TALLAHASSEE, Fla. (AP) - In a dramatic reversal, the administration of President Donald Trump has agreed to give Florida $1.5 billion to help its hospitals treat the poor and uninsured.
Gov. Rick Scott and the Trump administration jointly announced the agreement on Wednesday, a last-minute windfall that could help bridge a gap in the Republican-controlled state Legislature over a new state budget.
Some of the details remain unsettled, but the promise is a turnaround from 2015 when the administration of President Barack Obama decided to scale back the amount of hospital money it was providing to the state for what is known as the low-income pool.
The federal government at the time argued that the state should instead draw down federal money to expand the number of Floridians who were eligible for Medicaid - a key part of the health care overhaul pushed into law by President Obama.
"It is refreshing to now have a federal government that treats us fairly and does not attempt to coerce us into expanding Medicaid," said Scott, a critic of the health care overhaul who has flipped back and forth on his support for Medicaid expansion.
Florida twice in the last four years considered, but did not agree to expand Medicaid, due largely to the staunch opposition of Republicans in the Florida House.
It is still not clear what steps Florida will have to take in order to receive the full share of the federal funding, and how much state and local tax dollars will be needed in order to draw down the money. In the past, the state has primarily used local tax dollars as a match.
But the proposed infusion comes at a critical time: The House and Senate are about to start budget negotiations with only about three weeks left in the annual legislative session. The Senate this week voted unanimously for an $85 billion budget that has wide differences with the House spending plan that will be approved on Thursday.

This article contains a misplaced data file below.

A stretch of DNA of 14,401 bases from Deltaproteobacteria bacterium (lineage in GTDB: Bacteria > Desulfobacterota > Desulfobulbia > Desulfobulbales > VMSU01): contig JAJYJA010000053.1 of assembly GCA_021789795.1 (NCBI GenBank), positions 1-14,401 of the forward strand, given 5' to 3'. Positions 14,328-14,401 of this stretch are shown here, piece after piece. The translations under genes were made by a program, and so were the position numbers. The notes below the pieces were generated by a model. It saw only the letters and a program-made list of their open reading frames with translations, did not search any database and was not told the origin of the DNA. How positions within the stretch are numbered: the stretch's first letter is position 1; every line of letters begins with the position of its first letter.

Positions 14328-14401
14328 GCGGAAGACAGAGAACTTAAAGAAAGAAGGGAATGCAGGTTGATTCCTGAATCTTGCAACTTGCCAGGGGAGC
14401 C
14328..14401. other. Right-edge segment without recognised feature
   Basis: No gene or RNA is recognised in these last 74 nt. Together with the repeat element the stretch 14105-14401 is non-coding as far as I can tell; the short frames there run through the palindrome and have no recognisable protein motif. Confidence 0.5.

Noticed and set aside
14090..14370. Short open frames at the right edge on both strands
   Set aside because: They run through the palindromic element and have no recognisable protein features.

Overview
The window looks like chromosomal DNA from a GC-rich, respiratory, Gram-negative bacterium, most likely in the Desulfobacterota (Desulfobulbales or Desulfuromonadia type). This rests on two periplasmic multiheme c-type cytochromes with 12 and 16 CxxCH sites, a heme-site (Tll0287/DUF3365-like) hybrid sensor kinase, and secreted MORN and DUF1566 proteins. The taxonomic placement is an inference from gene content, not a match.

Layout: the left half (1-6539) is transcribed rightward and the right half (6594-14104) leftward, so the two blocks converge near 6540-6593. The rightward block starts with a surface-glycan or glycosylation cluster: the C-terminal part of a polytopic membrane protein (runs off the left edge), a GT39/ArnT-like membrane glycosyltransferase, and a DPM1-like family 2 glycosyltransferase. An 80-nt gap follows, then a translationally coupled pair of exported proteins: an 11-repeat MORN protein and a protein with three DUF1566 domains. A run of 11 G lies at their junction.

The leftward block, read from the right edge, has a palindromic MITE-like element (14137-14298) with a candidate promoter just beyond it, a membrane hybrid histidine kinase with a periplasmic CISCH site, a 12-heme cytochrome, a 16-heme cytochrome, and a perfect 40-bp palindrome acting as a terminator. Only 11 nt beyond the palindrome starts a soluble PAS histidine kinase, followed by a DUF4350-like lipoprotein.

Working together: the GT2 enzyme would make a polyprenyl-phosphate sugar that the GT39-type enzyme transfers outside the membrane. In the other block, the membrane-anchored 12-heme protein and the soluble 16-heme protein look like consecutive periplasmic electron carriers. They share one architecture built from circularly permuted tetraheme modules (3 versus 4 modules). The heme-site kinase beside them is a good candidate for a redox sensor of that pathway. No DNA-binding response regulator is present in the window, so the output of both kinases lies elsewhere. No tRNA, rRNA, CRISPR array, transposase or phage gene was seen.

One key sticking point was that the Senate was counting on receiving $600 million in federal low-income pool money for hospitals. The House, however, did not include any money in its budget since there was not an agreement with the federal government while it was being drawn up.
House Speaker Richard Corcoran, the Land O'Lakes Republican who opposed Medicaid expansion and has complained in the past that the state spends too much money on hospital care, cautioned "we don't have the money yet. We have an announcement."
The House had already proposed deep cuts to hospitals as well as universities in its $81 billion proposed budget.
Rep. Carlos Trujillo, the House budget chairman, would not promise if the extra federal money would remove the need to go ahead with cuts. Instead he said the hospital money could free up other state money that could be used for tax cuts or to build up the state's reserve accounts.
Senate President Joe Negron called the agreement a "positive development for putting our budget together" but he also said he needed to find out more from the Scott and Trump administrations on any conditions that come with the money.
"I think it's too early to determine how we want to deploy those funds," Negron said.
The Legislature has slightly less than three weeks left to come up with a new state budget in order to end their annual session on time. There is a $4 billion divide between the rival spending plans and the two sides are not in sync on everything from local property taxes to money for economic development.
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